years of fishing Florida waters I have owned just about every type
and size of fishing boat imaginable. My first boat was an
8-foot home made boat I made from wood purchased at the local
lumberyard. It looked a lot like a cement mixing trough, but
it would float most of the time. Later, I moved up to an
aluminum johnboat with a ten-horse kicker. When bass boats
where created in the sixties, I had one of the first.
Then came a long string of high performance bass boats, flats boats
and even a 30-foot sport fish. I was always searching for the
“perfect boat”, but there is no way I could find it because no one
boat can do everything.
what if you could only have one boat to fish in Florida. What
would it be? In my opinion, it would have to be a 17-19
foot open fisherman. You need enough power to push the boat to
a minimum of 30 miles per hour loaded and fully fueled. Most
tournament bass boats will approach 70 miles per hour, but you
really don’t need that much power unless you fish tournaments or you
just want to look cool at the ramp.
aluminum boats are excellent freshwater platforms but if you intend
to sneak over to the coast once in a while, stay with fiberglass.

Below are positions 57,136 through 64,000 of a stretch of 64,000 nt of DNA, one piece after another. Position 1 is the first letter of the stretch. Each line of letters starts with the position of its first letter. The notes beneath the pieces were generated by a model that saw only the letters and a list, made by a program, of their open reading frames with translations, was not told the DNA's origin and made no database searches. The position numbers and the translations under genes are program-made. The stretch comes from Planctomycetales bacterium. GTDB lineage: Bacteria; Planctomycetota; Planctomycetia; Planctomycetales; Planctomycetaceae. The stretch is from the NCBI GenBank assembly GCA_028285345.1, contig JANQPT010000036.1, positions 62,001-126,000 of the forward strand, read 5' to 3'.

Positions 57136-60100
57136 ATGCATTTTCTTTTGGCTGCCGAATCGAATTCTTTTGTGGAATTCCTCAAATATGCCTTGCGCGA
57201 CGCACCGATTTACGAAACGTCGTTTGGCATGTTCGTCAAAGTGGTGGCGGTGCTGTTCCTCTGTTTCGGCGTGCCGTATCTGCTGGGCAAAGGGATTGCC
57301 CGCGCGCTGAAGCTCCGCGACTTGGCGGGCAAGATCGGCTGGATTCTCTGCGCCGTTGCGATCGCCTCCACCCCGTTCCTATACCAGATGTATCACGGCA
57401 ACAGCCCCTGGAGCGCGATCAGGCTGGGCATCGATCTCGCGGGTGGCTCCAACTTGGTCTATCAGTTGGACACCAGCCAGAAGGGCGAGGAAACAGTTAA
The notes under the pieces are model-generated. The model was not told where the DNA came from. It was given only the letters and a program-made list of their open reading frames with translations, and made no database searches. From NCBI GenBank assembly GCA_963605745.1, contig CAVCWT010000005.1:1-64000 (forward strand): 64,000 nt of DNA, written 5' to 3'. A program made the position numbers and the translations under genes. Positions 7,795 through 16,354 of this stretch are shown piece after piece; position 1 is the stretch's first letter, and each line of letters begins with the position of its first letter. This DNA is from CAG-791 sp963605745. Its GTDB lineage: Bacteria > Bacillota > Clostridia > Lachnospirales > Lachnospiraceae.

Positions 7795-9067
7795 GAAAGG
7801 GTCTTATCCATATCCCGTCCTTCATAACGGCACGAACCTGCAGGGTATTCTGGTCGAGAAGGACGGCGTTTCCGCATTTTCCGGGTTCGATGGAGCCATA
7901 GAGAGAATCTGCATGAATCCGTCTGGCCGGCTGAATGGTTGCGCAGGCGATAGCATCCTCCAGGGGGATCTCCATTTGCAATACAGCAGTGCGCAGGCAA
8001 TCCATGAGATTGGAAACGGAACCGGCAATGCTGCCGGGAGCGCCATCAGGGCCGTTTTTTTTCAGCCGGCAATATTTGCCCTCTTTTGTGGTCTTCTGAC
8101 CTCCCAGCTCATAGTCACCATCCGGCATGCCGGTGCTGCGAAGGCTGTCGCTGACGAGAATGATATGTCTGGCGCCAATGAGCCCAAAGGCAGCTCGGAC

What you want is a boat that is maneuverable, will float in less
than 2 feet of water and still has a comfortable ride if the wind
kicks up. The semi-v hull is the perfect combination. If
you have a choice, buy a boat without wood of any kind. In
recent years, many manufacturers have started to use resin core
instead of wood, which theoretically should last forever.
as accessories, you need a reliable 12/24-volt long electric
trolling motor, a good anchor and enough rope to handle 6 times the
water depth you plan to fish. Of course you should have
all the required Coast Guard safety equipment and it helps to have a
cooler for the beverages of your choice. No good bass
fisherman would think of killing a bass anymore, so unless you plan
to fish tournaments or use live bait, you won’t need a live well.
are a few tips about trailers that I don’t think you will read
anywhere else. Some people think a dual axle trailer is
better than a single axle. They do tow better but there are
negatives to having dual axles. First, if you have a flat on
most dual axle trailers, you won’t be able to continue just because
you have three good tires. Second, tires will cost you twice
as much and third your tolls will be twice as high. If you
have a choice, get a good quality single axle trailer with a minimum
of 13” wheels and good tires. Make sure your trailer has
sealed lights and bearings and keep the wheel grease fresh and
more thing, a boat that is used at least once a week will have
significantly less problems that one that sits all year and goes out
on a holiday weekend. Of course there’s always Murphy’s Law to